- Finally, let’s not forget Russia. A resurgent Russia threatens what seems like an old and tired NATO alliance which has come to rely almost exclusively on the United States, and to a degree, the U.K., for its fighting spirit. Most European nations have been negligent about their defense budget obligations to NATO, and the alliance is unprepared to deal with Russian aggression against member states, according to many analysts. Seasoned and realistic observers see the Baltic states especially in Russian cross-hairs.
(The U.K. is fortunate not to suffer from these problems as much as their continental brethren — which is one reason why we hope they chart their own course and send a clear message across the channel.)
So those are all the negatives. Nevertheless, continental Europe, with all those woes, may be cheap enough to warrant an investment.
The European Positives
Simply looking at the charts, while the S&P 500 is near its old highs of a year ago, the major European indices are all weaker.
Only Denmark and Ireland are near or above the levels of 12 months ago. In U.S. dollar terms, the broad EuroStoxx index is down about 12%; Germany and France are down about 8% each; Sweden and Switzerland are down about 13% each; Spain is down about 18%; and Italy brings up the rear, down more than 21%.
Aside from Brexit, there are no pressing and immediate catalytic events in store for Europe. If the U.S. market finally succeeds in breaking out above its old highs — pushed for example by higher earnings anticipations caused by a stable-to-falling dollar, the ongoing recovery of the energy sector, nascent inflation, and the fading of fears about a Chinese-driven global recession — Europe, cheap by comparison, could also be lifted out of its doldrums. European markets could attract funds simply because they have been relative laggards.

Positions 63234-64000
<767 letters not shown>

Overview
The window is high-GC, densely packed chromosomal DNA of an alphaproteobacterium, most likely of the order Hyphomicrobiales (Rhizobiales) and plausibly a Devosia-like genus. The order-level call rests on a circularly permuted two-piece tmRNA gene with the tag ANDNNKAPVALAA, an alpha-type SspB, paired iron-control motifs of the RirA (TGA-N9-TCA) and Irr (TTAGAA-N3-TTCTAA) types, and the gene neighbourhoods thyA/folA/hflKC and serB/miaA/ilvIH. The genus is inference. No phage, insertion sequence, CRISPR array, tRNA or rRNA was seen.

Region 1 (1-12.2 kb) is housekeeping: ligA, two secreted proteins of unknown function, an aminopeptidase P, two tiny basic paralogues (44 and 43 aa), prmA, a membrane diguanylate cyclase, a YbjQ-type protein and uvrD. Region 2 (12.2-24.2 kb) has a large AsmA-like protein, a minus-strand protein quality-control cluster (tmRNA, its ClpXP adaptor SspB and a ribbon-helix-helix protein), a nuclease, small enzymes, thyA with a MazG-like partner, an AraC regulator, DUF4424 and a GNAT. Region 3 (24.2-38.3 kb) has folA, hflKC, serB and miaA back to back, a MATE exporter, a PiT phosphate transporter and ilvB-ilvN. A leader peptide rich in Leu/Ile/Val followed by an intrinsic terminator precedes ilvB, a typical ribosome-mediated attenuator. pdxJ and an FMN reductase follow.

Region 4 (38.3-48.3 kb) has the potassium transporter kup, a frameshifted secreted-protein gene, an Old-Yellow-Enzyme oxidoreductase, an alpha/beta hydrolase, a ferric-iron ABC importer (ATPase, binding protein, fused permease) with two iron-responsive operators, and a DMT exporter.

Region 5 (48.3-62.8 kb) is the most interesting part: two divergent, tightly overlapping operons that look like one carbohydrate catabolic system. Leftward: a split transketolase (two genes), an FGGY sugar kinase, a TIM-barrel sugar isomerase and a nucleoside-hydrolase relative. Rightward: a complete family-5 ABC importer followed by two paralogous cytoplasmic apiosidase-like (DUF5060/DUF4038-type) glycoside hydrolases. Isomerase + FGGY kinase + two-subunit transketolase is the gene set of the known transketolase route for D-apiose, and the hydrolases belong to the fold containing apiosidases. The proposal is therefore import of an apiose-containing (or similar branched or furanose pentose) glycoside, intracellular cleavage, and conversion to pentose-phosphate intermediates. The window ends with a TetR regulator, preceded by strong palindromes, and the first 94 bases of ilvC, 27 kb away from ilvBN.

Despite the negatives mentioned above, there are also positive fundamentals emerging. European economic growth is picking up; the most recent data from Eurostat show the Eurozone economies growing at an annualized real rate of 1.7%. This is the most robust rate of growth since 2010 — before the Eurozone debt crisis of 2011. Should these data continue strong, they would also help shift investor psychology back to looking at European markets.
Currency Is Stable-to-Rising
In the lead-up to the initiation of a quantitative easing program by the European Central Bank (ECB), the value of the common currency declined dramatically. It bottomed last April, as measured by the basket of trading partners’ currencies tracked by the ECB. It is now in the upper half of its channel:
Given the different dynamics at work for the euro and the dollar, we feel that the currency exposure of a position in European stocks would be neutral or a net positive in the near term.
Is It Cheap?
Historically, most European markets have been cheaper than the U.S. The table below shows the long-term average forward price-to-earnings estimate for European markets. (We have averaged ten years’ worth of estimated earnings looking out to the next full calendar year. For example, right now, this would compare present prices to anticipated 2017 earnings.)
Right now, by this metric, U.S. markets are rather expensive compared to their history, with the S&P trading at 15.79 times 2017 earnings estimates, a 16% premium to its 10-year average. European markets have also appreciated since the financial crisis, are generally not so expensive compared to their history.